So is it fair to accuse the international media of impartiality? Possibly. But remember that they are reporting a story that unfolds. Potted opinions from all sides are not available in a neat package at a single point in time. I think that you can only take a view on impartiality if you look at coverage over days rather than hours. So it’s easy for me to look at a five-minute piece to camera and say “that’s outrageous”. But if I then watch a stream of reports over a couple of days that present only one side of the story, then I’m entitled to question the agenda or professionalism of the news service.
What of the local media?
Well, the main difference from the international media is that local papers are typically owned by local people. Local editors and reporters can’t simply strike their tents and head off to the next battlefield or square. They have to live with the consequences of what they publish. The suspension in Bahrain of Al Wasat newspaper, and the sacking of the editorial team for alleged fabrication of stories is a telling reminder of that.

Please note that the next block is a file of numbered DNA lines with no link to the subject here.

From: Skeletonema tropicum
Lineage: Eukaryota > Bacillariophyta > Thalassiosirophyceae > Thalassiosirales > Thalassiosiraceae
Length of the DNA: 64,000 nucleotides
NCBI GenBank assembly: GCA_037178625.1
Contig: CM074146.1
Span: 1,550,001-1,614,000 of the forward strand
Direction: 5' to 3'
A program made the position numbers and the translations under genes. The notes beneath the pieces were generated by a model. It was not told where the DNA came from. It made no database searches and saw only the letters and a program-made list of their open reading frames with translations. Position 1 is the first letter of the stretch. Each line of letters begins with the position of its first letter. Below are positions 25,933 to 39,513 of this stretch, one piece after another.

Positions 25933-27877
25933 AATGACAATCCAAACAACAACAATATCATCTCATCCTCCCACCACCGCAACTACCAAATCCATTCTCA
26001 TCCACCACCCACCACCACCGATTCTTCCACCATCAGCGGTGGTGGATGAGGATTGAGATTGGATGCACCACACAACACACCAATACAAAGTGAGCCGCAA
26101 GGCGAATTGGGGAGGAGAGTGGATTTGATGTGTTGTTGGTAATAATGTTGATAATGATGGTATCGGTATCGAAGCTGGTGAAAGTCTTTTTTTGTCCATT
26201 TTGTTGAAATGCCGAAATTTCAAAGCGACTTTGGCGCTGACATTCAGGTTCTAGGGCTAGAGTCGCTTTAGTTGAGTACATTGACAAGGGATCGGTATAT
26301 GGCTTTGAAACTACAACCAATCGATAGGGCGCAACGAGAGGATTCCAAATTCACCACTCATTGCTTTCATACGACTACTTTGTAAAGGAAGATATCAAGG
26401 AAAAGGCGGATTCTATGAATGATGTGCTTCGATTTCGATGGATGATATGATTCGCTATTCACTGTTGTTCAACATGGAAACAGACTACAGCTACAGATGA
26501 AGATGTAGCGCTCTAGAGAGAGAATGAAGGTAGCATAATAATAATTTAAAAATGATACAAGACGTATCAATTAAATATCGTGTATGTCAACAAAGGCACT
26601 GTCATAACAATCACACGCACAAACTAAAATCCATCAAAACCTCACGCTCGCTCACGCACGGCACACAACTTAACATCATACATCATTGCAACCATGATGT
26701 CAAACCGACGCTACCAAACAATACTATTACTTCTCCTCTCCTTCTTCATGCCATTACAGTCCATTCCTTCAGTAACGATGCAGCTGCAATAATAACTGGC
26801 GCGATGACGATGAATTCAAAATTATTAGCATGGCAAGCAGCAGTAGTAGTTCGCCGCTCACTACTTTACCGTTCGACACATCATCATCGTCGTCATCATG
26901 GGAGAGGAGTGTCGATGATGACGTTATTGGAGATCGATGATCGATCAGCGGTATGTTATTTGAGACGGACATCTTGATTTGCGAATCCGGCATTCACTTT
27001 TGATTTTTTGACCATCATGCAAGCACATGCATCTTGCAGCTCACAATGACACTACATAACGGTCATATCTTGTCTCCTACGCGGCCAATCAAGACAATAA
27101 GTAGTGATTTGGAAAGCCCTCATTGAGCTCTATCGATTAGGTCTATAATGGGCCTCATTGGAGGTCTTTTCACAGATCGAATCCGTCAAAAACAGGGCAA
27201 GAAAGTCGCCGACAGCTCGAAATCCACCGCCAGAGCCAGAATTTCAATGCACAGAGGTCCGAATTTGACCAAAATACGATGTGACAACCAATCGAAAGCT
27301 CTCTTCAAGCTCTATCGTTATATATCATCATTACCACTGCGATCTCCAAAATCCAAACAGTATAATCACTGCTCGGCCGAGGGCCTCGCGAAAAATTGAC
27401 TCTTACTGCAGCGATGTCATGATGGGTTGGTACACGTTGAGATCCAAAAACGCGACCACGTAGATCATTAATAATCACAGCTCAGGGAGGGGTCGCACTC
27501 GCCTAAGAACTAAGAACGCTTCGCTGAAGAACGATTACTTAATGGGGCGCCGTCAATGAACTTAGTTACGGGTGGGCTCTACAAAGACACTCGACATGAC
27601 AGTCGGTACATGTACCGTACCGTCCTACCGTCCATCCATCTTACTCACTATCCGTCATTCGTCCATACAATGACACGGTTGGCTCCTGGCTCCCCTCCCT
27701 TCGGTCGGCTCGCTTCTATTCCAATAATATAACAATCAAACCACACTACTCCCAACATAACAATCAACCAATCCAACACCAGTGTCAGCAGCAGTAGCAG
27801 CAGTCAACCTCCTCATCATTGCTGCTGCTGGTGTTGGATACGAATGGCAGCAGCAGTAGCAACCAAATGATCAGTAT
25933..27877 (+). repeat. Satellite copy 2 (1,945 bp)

The owners of local newspapers often have specific political agendas. They will rarely let the editorial team get on with the job. So a reporter will be told what to report, and an editor will run the story – sometimes with gritted teeth. Nothing unusual in this. Big ticket newspapers in the West have always had interfering proprietors. William Randolph Hearst, Lord Beaverbrook and the odious Robert Maxwell particularly come to mind.
But the big papers have to be subtle – they have to hide the level of interference by their proprietors for fear of alienating their huge readerships. Smaller papers are much more often the playthings of proprietors who don’t really care if their readers know they are being led. In fact some are more than happy for their names to appear under a leader – something that you wouldn’t see Rupert Murdoch doing.
Local newspapers in the Middle East often have a fine line to tread – as the Al Wasat experience shows. Most governments claim not to censor their local independent media. Yet the editors themselves are aware of a red line, and many make strenuous efforts to stay some yards away from it. A recent piece in mideastposts.com describes a good example of their timidity in the UAE. Editors and columnists who stray beyond the line find themselves removed with little notice. And many governments have laws that they pull out of their back pockets if they feel that a little punitive action is called for.